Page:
[00:10:07] Brenden: Number four is audience mastery. The best communicators understand their audiences at a level that sometimes they don't even understand themselves. I'll give you a great example of what I [00:10:20] mean here: Let's say you're with a significant other and you're debating between Mexican food and Chinese food and you love Chinese food and you hate Mexican food. Whereas what a lot of people do in the situation, , they go to their significant other and go, "I wanna eat chinese food 'cause this is what I love and this is what we have and let's go get it. And it's incredible. I don't want Mexican food." That's actually [00:10:40] the wrong way to communicate that message. The right way is to understand how do we be more empathetic to the other person we're speaking to? So instead, the conversation shifts from "me me me" to "we we we". "Hey babe, we should totally get Chinese food tonight. The dumplings are 50% off and [00:11:00] I know how much you love that specific dumpling at that place, and I'll order for us. You don't have to worry about it. What you say?" So that person's on your side, 'cause you're not making it about you, you're making it about them. So that's number four.

[00:11:11] Brenden: And then finally, number five is facial expressions. The way that you convey your message through your face. When you [00:11:20] smile a little bit, it goes a long way. Whereas a mistake a lot of people make when they communicate is they look really stale. So they're facials and their vocal tone variety's super monotone. " Hey everybody. I'm really excited". It's like, "Well, you don't feel exciting to me. I don't believe you." There's a misalignment between the words that you're talking about versus [00:11:40] how your audience is perceiving you, even if it's an audience of one. So those would be the five speaking tips.

[00:11:44] Steve: I mentioned to Brenden that quite a lot of my editing for this podcast involves removing filler words: "Uh". "Um". "You know what I [00:12:00] mean?" "Right". "You know". Where does this fit in with his five speaking tips?

So the way that we do it differently is by replacing the filler words with pauses, which is one of the first tips we shared. We replace our filler words with the pausing, and that's what the best communicators on the planet do. They aren't smarter than us, [00:12:20] it's just whenever they wanna buy time to think, they just look at the camera or look at the person and pause for two seconds and just keep talking.

[00:12:28] Steve: Is there an introvert extrovert angle to this story?

[00:12:32] Brenden: Absolutely. Let's focus more on the introvert angle, 'cause I don't think the extroverts need any help. Introverts often feel that they're not as good as [00:12:40] extroverts, which is actually not true. So let's jump into that myth and break it. What are the three strengths?

[00:12:45] Brenden: Number one listening. Introverts speak less on average, factually. So naturally they'll listen more on average, they're more thoughtful. Whereas me, I make a great guest 'cause all I do is I ramble all the time. I'm always talking. [00:13:00] So because of that, I have trouble listening. So introverts are really good at getting to the core of somebody's message and adapting it for their presentation. That's one.

[00:13:10] Brenden: Number two, introverts are masters at the pause once again. They live in silence, so it's really easy for [00:13:20] them to pause, whereas me when I'm at an event, a party, a bar, and the conversation goes numb for like two seconds, I immediately start fidgeting and I go, "So what's your favorite colour, Steve?" I can't live in the silence like an introvert can. Like an introvert can just read a book and just go happily and do nothing the whole day.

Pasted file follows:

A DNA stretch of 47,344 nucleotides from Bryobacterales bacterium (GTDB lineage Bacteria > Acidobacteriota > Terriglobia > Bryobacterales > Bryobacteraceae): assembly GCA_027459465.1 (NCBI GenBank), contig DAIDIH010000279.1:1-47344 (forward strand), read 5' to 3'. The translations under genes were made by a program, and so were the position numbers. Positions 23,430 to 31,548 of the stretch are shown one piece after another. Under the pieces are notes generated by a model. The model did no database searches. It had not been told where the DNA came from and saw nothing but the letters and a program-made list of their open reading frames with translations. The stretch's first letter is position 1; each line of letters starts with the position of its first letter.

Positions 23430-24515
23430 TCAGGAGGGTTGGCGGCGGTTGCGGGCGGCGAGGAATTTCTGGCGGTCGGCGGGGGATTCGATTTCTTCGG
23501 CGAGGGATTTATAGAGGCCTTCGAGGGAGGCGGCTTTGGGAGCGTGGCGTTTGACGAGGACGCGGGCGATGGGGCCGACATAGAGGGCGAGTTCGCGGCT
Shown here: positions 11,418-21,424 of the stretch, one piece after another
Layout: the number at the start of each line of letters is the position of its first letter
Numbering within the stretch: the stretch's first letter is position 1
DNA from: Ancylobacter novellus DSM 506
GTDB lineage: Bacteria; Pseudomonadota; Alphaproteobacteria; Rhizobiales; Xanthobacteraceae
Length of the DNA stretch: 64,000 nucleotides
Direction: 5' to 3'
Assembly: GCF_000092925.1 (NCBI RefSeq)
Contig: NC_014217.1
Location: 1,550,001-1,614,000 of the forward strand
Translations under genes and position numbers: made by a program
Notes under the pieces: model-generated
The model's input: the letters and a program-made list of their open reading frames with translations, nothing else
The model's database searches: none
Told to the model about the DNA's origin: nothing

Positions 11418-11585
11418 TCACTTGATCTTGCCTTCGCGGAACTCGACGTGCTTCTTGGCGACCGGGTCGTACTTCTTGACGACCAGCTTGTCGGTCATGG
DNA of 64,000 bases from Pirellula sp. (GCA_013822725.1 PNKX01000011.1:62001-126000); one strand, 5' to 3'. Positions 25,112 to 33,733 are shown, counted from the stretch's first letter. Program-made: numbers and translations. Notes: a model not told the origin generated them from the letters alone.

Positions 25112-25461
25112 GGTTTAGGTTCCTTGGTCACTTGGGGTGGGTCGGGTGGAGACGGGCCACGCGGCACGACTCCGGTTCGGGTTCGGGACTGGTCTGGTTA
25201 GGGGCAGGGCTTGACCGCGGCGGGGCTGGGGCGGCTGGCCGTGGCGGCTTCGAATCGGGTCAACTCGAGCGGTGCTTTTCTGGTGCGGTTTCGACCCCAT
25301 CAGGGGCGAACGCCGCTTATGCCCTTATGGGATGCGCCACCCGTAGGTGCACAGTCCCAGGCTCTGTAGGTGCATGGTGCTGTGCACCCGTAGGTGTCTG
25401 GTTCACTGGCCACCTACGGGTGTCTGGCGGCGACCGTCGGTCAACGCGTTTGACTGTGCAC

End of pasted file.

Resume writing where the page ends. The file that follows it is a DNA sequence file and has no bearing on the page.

[00:13:38] Brenden: And number [00:13:40] three, Steve, is introverts are much more accessible as communicators than extroverts. What does that mean? Let's take two people as an example here. Let's say Gary Vaynerchuk, Brené Brown.

[00:13:52] Steve: In case you haven't heard of these two names, Gary Vaynerchuk is a Belarusian-born American, [00:14:00] originally known as a wine critic, CEO of Vayner Media and now a massive personal brand right across social media. Brené Brown is also a very popular American, known for her research on courage, vulnerability, shame, and empathy. So Brenden [00:14:20] started with Gary Vee.

You either love him or you hate him. So there's no middle ground with this individual. Like whenever you look him up online, he's always yelling at something. So if you're more introvert, you go, "Oh my God, I don't wanna hear this guy talk." And if you're more a little bit more crazy like me, you go, "Yeah, I love this guy". But nobody says that about Brené Brown [00:14:40] because she's more introverted. She has a lighter touch whenever she communicates a message. And those are the benefits. The message is - understand your strengths as an introvert and triple-down on them.

[00:14:50] Steve: Wow! That was a bit of a whirlwind, wasn't it? You may need to listen to this episode a few times. I like what Brenden has to say, [00:15:00] and I love the energy with which he gets his message across. If you go with the Easy Threes for a month, remembering Brenden's five speaking tips, I think you'll be pleasantly surprised with the outcome. These tips are just the tip of the iceberg. There's a lot more to explore with Brenden. [00:15:20] Check out the show notes. As the extrovert in this conversation, let's leave the last word to Brenden.

Brenden:The way that we get better at communication is not by focusing on the fear, but rather spent on saying, " What is exciting to me in life?" Because communication is an amplifier of our dreams. If you know how [00:15:40] to talk better, you'll get all the job opportunities you want. You'll have all the friendships that you want. You'll be able to travel, talk to strangers that you've never met in your life, and build a lifelong friendship with them, you'll be able to order dinner at a restaurant, and the waiter goes, "Wow, these people are so nice to me", [00:16:00] and the whole world unlocks for you.

 [00:16:20] [00:16:40]